c. Sir Hugh's elder brother, William, apparently died unmarried, being among those nobles who drowned in the wreck of the White Ship, 25 Nov 1120, and Hugh succeeded him as lord of Framlingham in 1120. He was with the King at Portsmouth in June of 1123, preparing to travel to Normandy, and from 1130, seems to have been in close attendance to Henry I. Upon the latter's death 1 Dec 1135, Hugh returned to England and declared upon oath before the Archbishop of Canterbury, that the late King had disinherited his daughter and nominated Stephen as his heir, whereupon the Archbishop agreed to consecrate Stephen. Hugh received a false report of Stephen's death at the end of Apr 1136, and he seized Norwich Castle and refused to surrender it until Stephen himself arrived. When the disaffection of Stephen spread among the Barons in 1140, Hugh rebelled, and in early June, Stephen marched against him and took Bungay Castle in Suffolk. Again, in August, Stephen attacked Hugh, after which they came to terms, and Hugh was created Earl of Norfolk in Dec 1140 (or Jan 1141), which included the traditional earldom of Norfolk and Suffolk. Shortly after, on 2 Feb, Hugh was at the battle of Lincoln in the King's army, and was one of the nobles whose troops were routed and who fled at the first onset. He soon went over to the side of the Empress. In 1144, he joined with Geoffrey de Mandeville, Earl of Essex, in laying waste to the east of England, but in 1145, Stephen surprised them, routing their forces and laying waste to Hugh's lands. In 1148, when the Archbishop of Canterbury, in defiance of Stephen, returned to England and landed in East Anglia, he was entertained by Hugh at his castle of Framlingham. In 1153, at the invasion by the Duke of Normandy (afterwards Henry II), Hugh rebelled once more, and seized Ipswich Castle, upon which Stephen marched to Ipswich, besieged the castle, and forced Hugh's surrender. Hugh likely had good reason to revolt, as Stephen had entered upon treaty with Henry, Duke of Normandy, by which Stephen had granted his son William the town and castle of Norwich, as well as the entire comitatus of Norfolk, which would have made Stephen's son William the overlord, and Hugh one of his tenants-in-chief. In Nov 1153, Hugh attested the treaty by which Stephen recognized Henry as his successor, said treaty including a clause which indicated that both parties recognized Hugh's earldom. But once Henry was secure on the throne, he refused to recognize Stephen's original charter to Hugh, changing in effect, the power of Hugh's earldom. From about 1155 until the year before Hugh's death in 1177, the relationship between King Henry and Hugh Bigod vascillated between strained co-existence and outright hostility. In 1157, for an unknown reason, the King ordered surrender of Hugh's castles. Then, in 1166, Hugh was excommunicated by the Pope for his refusal to restore lands belonging to Pentney Priory, which had been alienated to him by the Prior (he was later given absolution by the Pope in this matter). In 1169, he was again excommunicated, this time by Thomas Becket, but again was absolved. By 1173, Hugh had joined the conspiracy of the young King, who promised him the hereditary constableship of Norwich Castle, and the whole of the great honor of Eye. Hugh's possession of the strongholds of Framlingham, Bungay and Walton, combined with his energy in old age, made him one of the most formidable rebels in England. Another rebellion by Hugh ended with a temporary truce between he and the King, but just as the truce was to expire, Hugh had amassed a new force, and in June 1174, led them into Norwich, where they sacked and burned the city and massacred a large number of inhabitants. In response the King formed a large army and was preparing to besiege Bungay and Framlingham simultaneously, when Hugh surrendered and did homage. After this, he appeared to have been restored to a semblance of favor as he witnessed a royal charter in 1175/76, but all was evidently not what it seemed, as the King destroyed Hugh's castles at Framlingham and Bungay in 1176. Hugh died the following year.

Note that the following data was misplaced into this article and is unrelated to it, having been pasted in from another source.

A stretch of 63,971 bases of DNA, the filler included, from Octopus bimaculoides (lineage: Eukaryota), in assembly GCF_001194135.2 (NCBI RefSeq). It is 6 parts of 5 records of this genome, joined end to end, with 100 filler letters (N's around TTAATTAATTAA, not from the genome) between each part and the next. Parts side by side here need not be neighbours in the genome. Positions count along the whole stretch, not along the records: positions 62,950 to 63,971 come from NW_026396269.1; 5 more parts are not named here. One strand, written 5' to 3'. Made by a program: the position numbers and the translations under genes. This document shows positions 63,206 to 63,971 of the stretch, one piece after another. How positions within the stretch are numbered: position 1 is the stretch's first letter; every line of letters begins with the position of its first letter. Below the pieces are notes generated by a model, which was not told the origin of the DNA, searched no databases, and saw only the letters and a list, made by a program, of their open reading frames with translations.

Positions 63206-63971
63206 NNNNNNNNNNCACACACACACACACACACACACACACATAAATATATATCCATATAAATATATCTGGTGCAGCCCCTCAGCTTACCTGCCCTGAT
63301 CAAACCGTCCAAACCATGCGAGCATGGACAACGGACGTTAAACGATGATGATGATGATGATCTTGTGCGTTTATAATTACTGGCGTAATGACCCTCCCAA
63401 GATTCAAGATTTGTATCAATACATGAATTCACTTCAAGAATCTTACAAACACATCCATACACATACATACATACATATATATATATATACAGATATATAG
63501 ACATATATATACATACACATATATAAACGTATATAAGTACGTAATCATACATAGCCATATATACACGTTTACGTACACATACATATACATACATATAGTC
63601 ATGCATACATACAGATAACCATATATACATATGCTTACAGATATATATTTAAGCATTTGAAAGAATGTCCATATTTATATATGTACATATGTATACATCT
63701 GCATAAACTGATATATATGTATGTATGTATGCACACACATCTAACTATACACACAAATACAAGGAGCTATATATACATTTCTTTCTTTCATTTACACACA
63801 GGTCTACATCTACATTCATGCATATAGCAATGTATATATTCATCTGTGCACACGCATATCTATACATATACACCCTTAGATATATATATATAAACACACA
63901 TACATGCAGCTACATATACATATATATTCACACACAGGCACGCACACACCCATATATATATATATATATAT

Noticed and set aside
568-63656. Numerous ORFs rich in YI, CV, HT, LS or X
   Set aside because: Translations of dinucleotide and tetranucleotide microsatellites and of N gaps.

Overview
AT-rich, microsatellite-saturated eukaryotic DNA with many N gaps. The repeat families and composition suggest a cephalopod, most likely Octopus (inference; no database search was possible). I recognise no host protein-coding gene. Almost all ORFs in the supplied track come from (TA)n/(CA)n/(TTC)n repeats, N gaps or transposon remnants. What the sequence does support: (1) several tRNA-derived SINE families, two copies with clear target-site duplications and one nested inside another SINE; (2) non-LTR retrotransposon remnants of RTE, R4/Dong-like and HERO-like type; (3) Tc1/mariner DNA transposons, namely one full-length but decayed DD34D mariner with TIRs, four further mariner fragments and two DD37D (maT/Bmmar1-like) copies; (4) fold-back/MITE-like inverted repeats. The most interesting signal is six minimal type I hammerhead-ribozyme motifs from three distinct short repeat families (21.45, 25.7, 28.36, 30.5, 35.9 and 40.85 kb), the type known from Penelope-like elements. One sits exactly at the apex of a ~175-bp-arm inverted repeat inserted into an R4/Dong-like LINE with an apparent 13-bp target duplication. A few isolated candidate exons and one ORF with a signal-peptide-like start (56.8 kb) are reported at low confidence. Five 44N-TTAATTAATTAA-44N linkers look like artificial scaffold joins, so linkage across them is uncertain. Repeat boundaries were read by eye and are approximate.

d. Son and heir by his father's first wife, Roger appears to have been a loyal subject to the Crown, and certainly not of the rebellious nature of his father. At the battle of Fornham in 1173, he bore the standard of St. Edmund, under which the royal forces fought, being thus in opposition to his father. Upon his father's death he became responsible for the balance of his father's fine. He appears to have attended the King at Windsor, and the young King at Westminster ca. Apr 1180. In 1182, Henry forgave him the fine for his father's debts and restored him the demesnes of the Crown which his father had held. He served as Steward in 1186, and on 3 Sep 1189, was among the barons who attended the Coronation of Richard I, who, on 25 Nov following made him Earl of Norfolk. In 1191, in Richard's absence, Earl Roger acted in support of the Chancellor against Prince John. For the following two years, he appears to have been mostly occupied with duty as a judge, both at Westminster and one eyre in the provinces. He attended Richard's second Coronation, 17 Apr 1194, and in 1195 and 1996 sat as one of the Barons of the Exchequer. He attended the Coronation of John at Westminster, 27 May 1190, and was one of the Earls sent to bring the King of Scotland to Lincoln to do homage to John. He was in England the following three years, until the summer of 1206, when he appears to been abroad in the King's service. In Jan of 1214/15, he was still acting as a royal official, but in June he joined the Barons in their ultimatum from Stamford to King John, and with his son, Hugh, was among the 25 Barons elected to maintain Magna Carta. Roger was among those magnates excommunicated by the Pope in December, whereby his lands were forfeited and ravaged by the King. But he returned to John's allegiance and had order for restoration of his lands Sep 1217. He died four years later.
e. Several preeminent contemporary genealogists now believe that Ida was also the mistress of Henry II, and by this affiliation, mother of William Longespee. Sir William names his mother as Countess Ida in one document, and, as Paul Reed states, if she was an English woman, she is the only Countess Ida of the proper time period. There are other circumstantial but compelling connections between the Bigod, de Toeni, and Longespee lines as pointed out by Douglas Richardson. Additionally, Messrs. Reed and Douglas both believe Ida may have been Ida de Toeni, daughter of Ralph V de Toeni and Margaret de Beaumont. For a full discussion of this subject, see soc.genealogy.medieval.
f. Hugh joined with his father in support of Magna Carta against King John, and was among the 25 Barons elected to support its provisions. He had seisin of his father's lands 2 Aug 1221, and in summer of 1223, he took part in the campaign against Prince Llewelyn. He is recorded as a witness to the confirmation of Magna Carta at Westminster 11 Feb 1224/25, but was dead less than a week later.
g. He served as Chief Justice of England, 1257-60.
CP Vol I, Vol VII, Vol IX[575-593]; AR: Line 69[28-29], Line 70[28-29], Line 72, Line 224, Line 246, Line 146D